“I think a lot about people who didn’t have the privilege to come up in an academic music setting or western music education,” explained Chacon when we spoke over Zoom earlier this month. “I think about the students I teach on the reservation and their lack of access to classical music, or western music education. Even having an instrument is a privilege for students out there. And so a lot works that I’ve made, especially these graphic scores, they’re done because they want to include more people. They aren’t these kind of esoteric languages that are hidden from everybody and they’re also not open interpretation kind of documents either. They have a language that is shared with people who want to contribute to their meaning, to add to the possibilities.”

The ideas that generate Chacon’s often highly experimental sound results are charged stories with deep implications about ecological concerns or social justice, such as Tremble Staves, an immersive work about the environment created for the San Francisco-based duo The Living Earth Show, or American Ledger No. 2, a visceral aural as well as visual response to this nation’s shameful history of enforced repatriations which received its world premiere in the parking lot of the Oklahoma Eagle in the Greenwood District of Tulsa.

“It’s thinking about this space that is existing in a city where there’s folks who don’t have privileges and resources,” Chacon said of the latter work. “Also talking about the policy of forcing native peoples from other tribes into Oklahoma. Once these minoritized communities become successful, such as the black community of Tulsa in the early 20th century, they were then driven out. Were forced out. And so sonically, I was interested in seeing what this system does. Does it create chaos? Does it create organization? Does it create a steady beat? Does it create voice? What happens inside of this?”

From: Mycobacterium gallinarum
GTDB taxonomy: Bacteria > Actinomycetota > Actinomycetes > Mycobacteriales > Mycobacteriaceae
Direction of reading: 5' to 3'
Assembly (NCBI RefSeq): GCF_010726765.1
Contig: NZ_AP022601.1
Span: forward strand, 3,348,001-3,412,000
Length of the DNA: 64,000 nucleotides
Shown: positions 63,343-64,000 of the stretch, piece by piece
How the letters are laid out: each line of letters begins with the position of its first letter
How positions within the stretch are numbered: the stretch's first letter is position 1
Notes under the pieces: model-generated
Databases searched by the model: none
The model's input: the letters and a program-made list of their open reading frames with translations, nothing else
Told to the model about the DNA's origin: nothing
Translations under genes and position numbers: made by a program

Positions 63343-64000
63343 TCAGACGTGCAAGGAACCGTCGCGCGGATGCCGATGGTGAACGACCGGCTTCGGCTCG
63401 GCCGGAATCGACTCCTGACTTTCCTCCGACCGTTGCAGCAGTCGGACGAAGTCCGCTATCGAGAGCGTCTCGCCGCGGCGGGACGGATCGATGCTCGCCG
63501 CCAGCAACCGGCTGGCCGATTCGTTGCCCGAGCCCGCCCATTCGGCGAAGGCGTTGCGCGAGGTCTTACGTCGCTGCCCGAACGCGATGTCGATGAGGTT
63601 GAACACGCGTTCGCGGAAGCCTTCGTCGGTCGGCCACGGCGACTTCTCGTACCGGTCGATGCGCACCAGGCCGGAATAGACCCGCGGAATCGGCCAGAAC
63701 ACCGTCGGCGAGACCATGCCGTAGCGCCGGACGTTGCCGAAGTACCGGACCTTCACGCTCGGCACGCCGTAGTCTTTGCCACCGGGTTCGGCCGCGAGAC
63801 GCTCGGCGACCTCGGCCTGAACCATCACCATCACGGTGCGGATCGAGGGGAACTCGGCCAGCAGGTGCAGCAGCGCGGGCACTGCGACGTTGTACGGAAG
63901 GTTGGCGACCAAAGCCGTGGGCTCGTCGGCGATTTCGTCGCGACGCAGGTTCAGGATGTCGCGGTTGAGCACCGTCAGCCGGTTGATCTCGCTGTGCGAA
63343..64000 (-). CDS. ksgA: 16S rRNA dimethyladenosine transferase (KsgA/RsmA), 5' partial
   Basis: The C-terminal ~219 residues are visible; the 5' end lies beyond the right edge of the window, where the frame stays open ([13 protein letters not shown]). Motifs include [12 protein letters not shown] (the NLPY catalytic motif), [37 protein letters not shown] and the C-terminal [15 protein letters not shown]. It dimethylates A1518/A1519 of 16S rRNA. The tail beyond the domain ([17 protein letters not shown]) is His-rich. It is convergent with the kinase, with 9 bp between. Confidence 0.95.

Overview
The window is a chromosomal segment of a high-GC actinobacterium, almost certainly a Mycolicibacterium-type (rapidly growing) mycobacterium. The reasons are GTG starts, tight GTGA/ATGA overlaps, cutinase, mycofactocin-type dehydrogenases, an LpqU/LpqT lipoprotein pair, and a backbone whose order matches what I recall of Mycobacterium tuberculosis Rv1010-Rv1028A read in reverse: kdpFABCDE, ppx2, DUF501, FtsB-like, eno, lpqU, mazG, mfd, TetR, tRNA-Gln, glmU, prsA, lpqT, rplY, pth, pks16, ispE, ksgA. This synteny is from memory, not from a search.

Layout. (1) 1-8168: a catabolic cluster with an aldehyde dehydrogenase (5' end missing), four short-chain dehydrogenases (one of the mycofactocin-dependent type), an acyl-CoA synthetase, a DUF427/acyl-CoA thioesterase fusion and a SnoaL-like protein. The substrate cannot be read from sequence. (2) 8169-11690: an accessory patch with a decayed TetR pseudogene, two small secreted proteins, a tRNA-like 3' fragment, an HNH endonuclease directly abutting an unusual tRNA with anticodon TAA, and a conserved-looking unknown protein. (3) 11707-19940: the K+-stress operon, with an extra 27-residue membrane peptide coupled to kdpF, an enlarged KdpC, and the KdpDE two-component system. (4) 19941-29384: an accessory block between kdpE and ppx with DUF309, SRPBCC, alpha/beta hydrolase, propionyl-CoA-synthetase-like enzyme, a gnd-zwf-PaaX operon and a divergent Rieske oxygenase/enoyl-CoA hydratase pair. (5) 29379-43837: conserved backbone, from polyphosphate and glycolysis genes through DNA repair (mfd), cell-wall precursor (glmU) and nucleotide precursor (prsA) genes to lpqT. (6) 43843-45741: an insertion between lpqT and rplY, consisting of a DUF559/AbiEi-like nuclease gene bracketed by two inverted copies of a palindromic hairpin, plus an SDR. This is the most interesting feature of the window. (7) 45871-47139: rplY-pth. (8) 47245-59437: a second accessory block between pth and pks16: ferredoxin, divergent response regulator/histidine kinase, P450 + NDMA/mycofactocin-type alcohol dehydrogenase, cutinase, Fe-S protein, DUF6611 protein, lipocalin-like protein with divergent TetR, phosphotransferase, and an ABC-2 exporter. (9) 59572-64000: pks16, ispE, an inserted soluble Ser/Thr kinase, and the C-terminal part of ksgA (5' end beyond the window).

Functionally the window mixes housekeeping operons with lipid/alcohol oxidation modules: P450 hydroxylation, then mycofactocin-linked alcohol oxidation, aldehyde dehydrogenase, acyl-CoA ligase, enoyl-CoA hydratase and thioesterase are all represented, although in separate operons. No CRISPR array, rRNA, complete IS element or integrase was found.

To hear Chacon speak of sonic experimentation this way makes his often intentionally inaccessible-sounding music extremely accessible. His occasionally jarring sonorities are always a means to an end. It isn’t always something that even he himself finds pleasant to listen to as he acknowledged when talking about his wind band composition American Ledger No. 1:

I can’t say that I particularly like the sound of the chopping of wood. I was thinking about this as an instrument and realizing I didn’t think it was a good way to make music. And I had to work with that. I had to think if I’m just making music that should be something that I like to listen to. And even if it’s a sound that nobody likes to hear, I wanted to weigh the meaning of what it could mean. And so in the case of American Ledger 1, the chopping of wood signifies the building of ships. It signifies the building of the colonies that happened in the place after the ships arrived. And it has the potential to talk about then cutting down those buildings–chopping them down with an axe, lighting them on fire. A matchstick is another instrument I use in American Ledger 2 and in Tremble Staves. And I do like the sound of a match being lit. That, on the strike pad, is a beautiful sound.

One of the most extreme examples of this is his early composition Report in which an ensemble of eight people fire shotguns according to a precisely notated musical score. His feelings about that work now and around whether to let future performances of it occur in an era when mass shootings occur somewhere in the United States every week, are understandably extremely complicated.

Because societal awareness is so central to Raven Chacon’s aesthetics as an artist, he has proven to be a natural collaborator, often placing himself in situations where few composers would feel comfortable. For the opera Sweet Land, which was produced by The Industry just before the pandemic lockdown began in 2020, he immersed himself in a total collaboration with another composer, Du Yun, both contributing their own music as well as harmonizing, orchestrating, and further developing ideas of each other. His collaborative sensibilities were on display most recently in the score he composed for Jesse Short Bull and Laura Tomaselli’s documentary film, Lakota Nation vs. United States, which just received its premiere screening at the 2022 Tribeca Film Festival.